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Title: Childbearing preferences and behaviour : where are all the men?
Author: Harrison, China
ISNI:       0000 0004 2735 5135
Awarding Body: Cardiff University
Current Institution: Cardiff University
Date of Award: 2012
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Research shows a predominantly female orientated approach to the study of fertility and childbearing. Prior to the 1990s men were missing from this research by design. Women were asked to report their partner’s childbearing preferences and behaviours and thus the true attitudes and opinions of men were largely unknown. Although men are no longer missing from this research, their participation rates are disproportionally low compared to women. The aims of the studies to be presented in this thesis were to better understand the childbearing preferences and behaviours of men, establish reasons for why men have disproportionately low participation rates in the research on childbearing, identify who and what could be a target of behaviour change interventions aimed to increase participation in childbearing research and identify whether the implementation of such interventions increase male participation. The work presented in this thesis demonstrates that, as with women, a number of factors influence whether and when men begin parenthood. However, there is diversity between men and women in terms of what factors they consider to be important and influential in the preconception decision-making process. Men overall wanted to be fathers but did not want to be involved beyond being the breadwinner of the family.Therefore results highlight the need to consider the childbearing preferences and behaviours of men in order to understand contemporary fertility trends and identify unmet needs in policy and research that concern men. Notwithstanding this, the disproportionally low participation rates of men in the research on childbearing ultimately means that the research base is not providing a good account of male attitudes towards whether and when to have children. When given the opportunity to participate in childbearing research men participate significantly less than women actively excluding themselves from the research as a result of less favourable attitudes towards the behaviour. The modification of attitudes is thus identified to be the mechanism that would most likely elicit intention (and potentially behaviour) change. The implementation of persuasive messages aimed to modify attitudes towards participation in childbearing research increased the perceived relevance of the behaviour but had little effect on attitude, intention and research behaviour. Overall, the work presented in this thesis demonstrates that raising public awareness that childbearing is an issue that affects men as well as women is likely to be key to integrating men into family life and increasing their participation in childbearing research.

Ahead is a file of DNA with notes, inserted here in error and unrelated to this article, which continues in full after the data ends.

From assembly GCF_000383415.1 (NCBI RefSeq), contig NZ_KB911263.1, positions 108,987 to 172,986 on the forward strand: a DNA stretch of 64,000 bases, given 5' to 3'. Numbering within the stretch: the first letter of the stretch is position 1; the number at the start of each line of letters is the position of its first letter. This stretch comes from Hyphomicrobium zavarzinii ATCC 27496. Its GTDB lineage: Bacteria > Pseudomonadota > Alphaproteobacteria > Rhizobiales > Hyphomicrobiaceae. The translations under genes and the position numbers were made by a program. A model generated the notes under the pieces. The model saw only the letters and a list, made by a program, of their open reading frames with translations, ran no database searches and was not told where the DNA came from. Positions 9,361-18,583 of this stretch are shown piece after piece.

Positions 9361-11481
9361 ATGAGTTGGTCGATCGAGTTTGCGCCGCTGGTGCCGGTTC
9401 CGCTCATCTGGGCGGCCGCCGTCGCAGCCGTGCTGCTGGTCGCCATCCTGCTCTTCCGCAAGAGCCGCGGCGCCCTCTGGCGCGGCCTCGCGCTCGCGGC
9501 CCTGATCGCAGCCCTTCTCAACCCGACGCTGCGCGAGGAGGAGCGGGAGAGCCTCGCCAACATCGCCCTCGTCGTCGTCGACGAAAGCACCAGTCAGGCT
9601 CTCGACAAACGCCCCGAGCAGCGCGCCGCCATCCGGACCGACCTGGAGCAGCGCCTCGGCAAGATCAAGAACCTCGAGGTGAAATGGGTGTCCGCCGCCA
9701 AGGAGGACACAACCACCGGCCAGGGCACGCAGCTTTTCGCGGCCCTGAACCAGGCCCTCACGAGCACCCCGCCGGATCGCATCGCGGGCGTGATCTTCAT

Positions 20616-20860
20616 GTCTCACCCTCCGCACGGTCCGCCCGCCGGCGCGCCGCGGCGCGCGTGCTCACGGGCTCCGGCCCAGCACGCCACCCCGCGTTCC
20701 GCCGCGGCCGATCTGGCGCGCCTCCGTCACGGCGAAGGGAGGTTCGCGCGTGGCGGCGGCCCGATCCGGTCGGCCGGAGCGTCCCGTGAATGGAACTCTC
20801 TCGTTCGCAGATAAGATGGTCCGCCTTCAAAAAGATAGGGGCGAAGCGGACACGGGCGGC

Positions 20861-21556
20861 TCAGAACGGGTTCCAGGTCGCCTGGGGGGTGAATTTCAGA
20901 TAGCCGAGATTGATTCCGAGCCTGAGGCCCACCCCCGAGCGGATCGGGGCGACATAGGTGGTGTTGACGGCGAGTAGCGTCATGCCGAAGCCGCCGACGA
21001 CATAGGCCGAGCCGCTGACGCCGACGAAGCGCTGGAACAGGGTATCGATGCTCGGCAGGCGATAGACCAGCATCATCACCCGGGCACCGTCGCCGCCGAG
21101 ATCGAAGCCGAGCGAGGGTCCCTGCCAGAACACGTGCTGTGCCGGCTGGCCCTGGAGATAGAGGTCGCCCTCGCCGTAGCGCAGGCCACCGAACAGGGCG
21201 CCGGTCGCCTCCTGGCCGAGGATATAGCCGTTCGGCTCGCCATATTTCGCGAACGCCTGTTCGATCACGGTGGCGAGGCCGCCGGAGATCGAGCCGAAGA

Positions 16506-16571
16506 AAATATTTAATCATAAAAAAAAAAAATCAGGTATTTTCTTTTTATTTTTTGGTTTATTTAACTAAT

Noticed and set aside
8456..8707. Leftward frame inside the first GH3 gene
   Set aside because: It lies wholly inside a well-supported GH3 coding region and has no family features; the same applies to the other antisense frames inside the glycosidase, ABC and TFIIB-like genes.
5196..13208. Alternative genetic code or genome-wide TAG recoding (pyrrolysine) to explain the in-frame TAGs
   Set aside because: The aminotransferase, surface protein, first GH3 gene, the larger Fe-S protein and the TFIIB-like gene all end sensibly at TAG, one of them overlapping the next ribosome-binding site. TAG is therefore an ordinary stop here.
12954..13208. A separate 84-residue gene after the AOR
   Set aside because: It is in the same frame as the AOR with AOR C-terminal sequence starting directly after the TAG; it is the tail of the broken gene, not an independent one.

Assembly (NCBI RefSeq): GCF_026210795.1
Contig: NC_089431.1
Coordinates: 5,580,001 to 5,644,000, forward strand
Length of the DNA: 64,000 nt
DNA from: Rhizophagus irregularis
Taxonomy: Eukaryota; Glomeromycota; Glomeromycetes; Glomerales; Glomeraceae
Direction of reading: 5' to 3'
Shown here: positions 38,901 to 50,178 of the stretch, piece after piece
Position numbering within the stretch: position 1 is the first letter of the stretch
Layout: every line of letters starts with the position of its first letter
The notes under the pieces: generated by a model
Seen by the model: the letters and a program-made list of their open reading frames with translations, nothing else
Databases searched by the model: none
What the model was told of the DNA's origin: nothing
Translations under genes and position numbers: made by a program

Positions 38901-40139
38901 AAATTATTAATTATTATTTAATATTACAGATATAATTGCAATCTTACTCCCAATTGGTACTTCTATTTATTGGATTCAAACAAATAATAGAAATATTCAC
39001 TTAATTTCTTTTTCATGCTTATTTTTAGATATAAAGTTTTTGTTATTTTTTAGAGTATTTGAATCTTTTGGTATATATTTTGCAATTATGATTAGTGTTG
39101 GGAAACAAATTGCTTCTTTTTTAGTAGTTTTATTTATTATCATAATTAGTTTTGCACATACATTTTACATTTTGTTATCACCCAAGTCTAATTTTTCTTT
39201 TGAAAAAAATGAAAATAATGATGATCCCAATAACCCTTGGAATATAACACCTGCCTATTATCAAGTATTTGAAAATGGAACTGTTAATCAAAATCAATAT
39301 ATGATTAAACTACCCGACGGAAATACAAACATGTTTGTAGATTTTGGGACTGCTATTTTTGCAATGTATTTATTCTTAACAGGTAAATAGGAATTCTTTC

Supervisor: Not available Sponsor: Not available
Qualification Name: Thesis (Ph.D.) Qualification Level: Doctoral
EThOS ID:  DOI: Not available
Keywords: BF Psychology ; HQ The family. Marriage. Woman